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Hybrid Trucks — Hype or Hope?

Posted April 21, 2009 8:35 AM

Panelists at the Green Truck Summit were debating how long it would take—if ever—for hybrid trucks to be economically viable. Do you see volume production, fuel prices, and the reduced maintenance possible ever allowing for a return on investment from a purely financial standpoint? Or are the environmental benefits worth any cost penalty. Will hybrid trucks ever become practical and profitable?

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#1

Re: Hybrid Trucks — Hype or Hope?

04/21/2009 9:38 AM

http://tinyurl.com/ceb3ba

Looking forward to seeing the numbers, but Denver is at about the 12 month point http://tinyurl.com/catqlr

"The truck is getting 25-percent better fuel economy than its non-hybrid counterparts," said Kuhn. "We anticipate an annual reduction in excess of 1,600 gallons of fuel compared to our non-hybrid fleet of similar vehicles."

Given that a garbage truck in Denver was getting 2.3 miles per gallon, a 25% increase results in only 2.875, but the real savings may be on the brakes.

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#2
In reply to #1

Re: Hybrid Trucks — Hype or Hope?

04/22/2009 1:15 PM

In a garbage truck, the payback time for hybridization can be quite short. @ $3 per gallon, a truck will save $9600 in two years, more than enough to pay for the system, according to the UPS EPA estimate of $7000 in full production.

In a Prius, the efficiency improvement percentage is about the same (for that part of the high efficiency which comes from hybridizing alone) and the additional cost (after filtering out the gee-gaws and doo-dads and climate control that comes with a Prius) is probably $2000. A 36 mpg Prius (non hybrid) would use 333 gallons per year (12,000 miles) whereas a 45 mpg Prius (hybrid) would use 266, for a dollar savings of $201 per year, making the payback about 10 years.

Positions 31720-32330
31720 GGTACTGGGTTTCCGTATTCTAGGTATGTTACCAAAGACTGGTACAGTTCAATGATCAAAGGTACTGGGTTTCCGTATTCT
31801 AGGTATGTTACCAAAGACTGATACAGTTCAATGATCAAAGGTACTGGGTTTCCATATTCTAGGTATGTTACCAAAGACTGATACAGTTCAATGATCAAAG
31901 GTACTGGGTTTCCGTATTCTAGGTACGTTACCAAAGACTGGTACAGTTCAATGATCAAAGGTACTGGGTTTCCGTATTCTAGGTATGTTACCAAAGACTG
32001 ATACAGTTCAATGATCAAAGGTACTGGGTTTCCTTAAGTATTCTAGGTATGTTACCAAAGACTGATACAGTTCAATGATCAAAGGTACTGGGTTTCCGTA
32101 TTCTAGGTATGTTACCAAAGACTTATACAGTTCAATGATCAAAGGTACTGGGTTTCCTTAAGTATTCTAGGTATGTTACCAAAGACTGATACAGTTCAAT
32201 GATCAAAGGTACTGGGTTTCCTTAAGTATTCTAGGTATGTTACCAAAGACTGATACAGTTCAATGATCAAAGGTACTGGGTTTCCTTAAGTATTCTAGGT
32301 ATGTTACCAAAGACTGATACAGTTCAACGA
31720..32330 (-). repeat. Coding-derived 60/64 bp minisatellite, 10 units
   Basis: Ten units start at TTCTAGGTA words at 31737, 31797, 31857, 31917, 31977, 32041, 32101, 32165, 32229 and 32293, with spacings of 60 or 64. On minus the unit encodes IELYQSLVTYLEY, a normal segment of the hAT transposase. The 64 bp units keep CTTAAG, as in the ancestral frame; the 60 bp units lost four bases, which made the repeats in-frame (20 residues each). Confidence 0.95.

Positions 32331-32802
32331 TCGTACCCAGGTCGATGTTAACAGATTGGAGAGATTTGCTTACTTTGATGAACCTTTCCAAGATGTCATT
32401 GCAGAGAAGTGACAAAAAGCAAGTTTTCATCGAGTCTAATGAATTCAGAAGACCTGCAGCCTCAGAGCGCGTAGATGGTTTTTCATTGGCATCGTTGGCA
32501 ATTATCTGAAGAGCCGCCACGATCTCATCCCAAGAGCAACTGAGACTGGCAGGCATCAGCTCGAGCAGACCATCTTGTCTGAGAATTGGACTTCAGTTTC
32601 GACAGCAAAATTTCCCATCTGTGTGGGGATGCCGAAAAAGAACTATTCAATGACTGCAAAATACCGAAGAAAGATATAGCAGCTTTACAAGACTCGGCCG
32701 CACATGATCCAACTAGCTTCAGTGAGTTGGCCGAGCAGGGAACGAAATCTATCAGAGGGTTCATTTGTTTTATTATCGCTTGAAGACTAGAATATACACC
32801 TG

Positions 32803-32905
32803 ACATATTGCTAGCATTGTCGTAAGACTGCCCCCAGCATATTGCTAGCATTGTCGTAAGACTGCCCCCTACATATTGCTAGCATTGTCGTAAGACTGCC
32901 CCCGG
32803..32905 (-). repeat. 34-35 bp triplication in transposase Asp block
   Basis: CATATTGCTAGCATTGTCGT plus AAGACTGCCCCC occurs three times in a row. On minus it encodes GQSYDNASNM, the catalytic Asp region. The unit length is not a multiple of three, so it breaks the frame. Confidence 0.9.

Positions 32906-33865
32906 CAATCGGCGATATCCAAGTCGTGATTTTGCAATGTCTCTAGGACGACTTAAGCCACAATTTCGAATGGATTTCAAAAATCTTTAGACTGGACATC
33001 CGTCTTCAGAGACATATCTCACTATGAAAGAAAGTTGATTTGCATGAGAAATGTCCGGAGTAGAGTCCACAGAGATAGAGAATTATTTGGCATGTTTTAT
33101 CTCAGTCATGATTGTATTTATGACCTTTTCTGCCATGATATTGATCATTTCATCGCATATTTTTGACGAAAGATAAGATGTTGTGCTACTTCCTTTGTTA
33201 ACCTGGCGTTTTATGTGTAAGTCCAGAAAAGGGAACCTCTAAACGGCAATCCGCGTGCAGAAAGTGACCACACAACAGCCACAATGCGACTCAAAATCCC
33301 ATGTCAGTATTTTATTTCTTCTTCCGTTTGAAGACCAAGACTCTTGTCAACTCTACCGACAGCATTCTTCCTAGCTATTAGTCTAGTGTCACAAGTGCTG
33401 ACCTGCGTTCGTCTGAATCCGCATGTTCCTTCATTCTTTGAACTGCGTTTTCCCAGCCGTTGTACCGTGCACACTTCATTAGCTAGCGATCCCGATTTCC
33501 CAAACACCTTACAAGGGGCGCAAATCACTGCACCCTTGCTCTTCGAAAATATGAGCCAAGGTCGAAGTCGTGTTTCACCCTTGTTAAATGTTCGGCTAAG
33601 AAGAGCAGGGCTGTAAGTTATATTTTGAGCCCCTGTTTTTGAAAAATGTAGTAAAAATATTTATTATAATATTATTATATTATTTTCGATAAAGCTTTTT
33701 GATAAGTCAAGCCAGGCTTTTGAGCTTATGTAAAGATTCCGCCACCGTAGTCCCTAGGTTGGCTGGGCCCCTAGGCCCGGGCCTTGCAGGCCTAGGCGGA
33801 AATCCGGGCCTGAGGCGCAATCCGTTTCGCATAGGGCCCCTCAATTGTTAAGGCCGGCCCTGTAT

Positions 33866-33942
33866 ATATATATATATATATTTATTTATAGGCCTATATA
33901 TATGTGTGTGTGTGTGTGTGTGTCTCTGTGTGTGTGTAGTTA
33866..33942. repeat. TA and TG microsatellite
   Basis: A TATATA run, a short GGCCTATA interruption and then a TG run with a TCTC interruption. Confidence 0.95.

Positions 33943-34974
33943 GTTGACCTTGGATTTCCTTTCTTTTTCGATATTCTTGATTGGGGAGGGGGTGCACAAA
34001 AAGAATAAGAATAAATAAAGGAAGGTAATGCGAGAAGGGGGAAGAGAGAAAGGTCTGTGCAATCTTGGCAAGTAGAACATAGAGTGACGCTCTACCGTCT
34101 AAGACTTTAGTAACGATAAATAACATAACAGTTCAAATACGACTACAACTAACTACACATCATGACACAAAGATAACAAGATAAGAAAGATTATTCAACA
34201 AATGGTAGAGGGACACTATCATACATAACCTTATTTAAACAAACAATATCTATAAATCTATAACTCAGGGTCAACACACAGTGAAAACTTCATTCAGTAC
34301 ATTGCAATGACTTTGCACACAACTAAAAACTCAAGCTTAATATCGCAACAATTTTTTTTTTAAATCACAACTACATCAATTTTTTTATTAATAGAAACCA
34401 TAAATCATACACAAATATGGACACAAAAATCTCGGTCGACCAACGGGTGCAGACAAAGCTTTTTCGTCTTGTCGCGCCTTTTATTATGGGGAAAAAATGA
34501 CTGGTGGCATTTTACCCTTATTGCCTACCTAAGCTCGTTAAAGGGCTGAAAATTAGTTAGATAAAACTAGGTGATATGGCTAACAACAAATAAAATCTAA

This leads to an interesting logic in with which one can make the case that manufacturers should be focusing on making hybrid SUVs so that we can save a lot of fuel, without giving up big vehicles. However, unlike a garbage truck in which the truck's mass serves a useful function, 95% of the time the mass of an SUV serves no useful function, and the typical load (1.1 occupants) would be better served in every sense by driving a Miata -- far more fun, half the fuel usage, half the manufacturing energy, half the resource depletion in construction materials, half the CO2 footprint, half the tire wear cost, half the purchase price, etc.

Tests show that SUVs are more likely (than smaller cars) to kill the occupants of small cars. I'd favor a heavy (pun intended) tax on SUVs to offset this societal burden. Higher taxes on gasoline would help too. Mike Jackson, the CEO of Auto Nation (the world's largest car dealership group) favors a revenue-neutral tax on gasoline that would set a floor at $4.00. This would do far more to encourage buyers to actually buy more efficient cars than legislating the 35 mpg standard, he thinks. He makes the case that the standard could put Detroit in a world of hurt if gas prices are low and they tooled up to buy small cars that nobody buys because there is not sufficient financial incentive for doing so.

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Anonymous Poster
#3

Re: Hybrid Trucks — Hype or Hope?

05/07/2009 1:12 PM

Has it worked for trains? They are diesel electric hybrids and they are still raising the dead at every road they cross with those horns. I think the railroads are a good industry to investigate and it is very similar to trucking.

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Anonymous Poster
#4

Re: Hybrid Trucks — Hype or Hope?

12/08/2009 4:32 AM

Hybrid Technology is one of the best technology develop now a days in automobile world & doing grate.

So Hybrid Trucks are Hope!!!!!!!!!

-------------------------

Used Dodge Trucks

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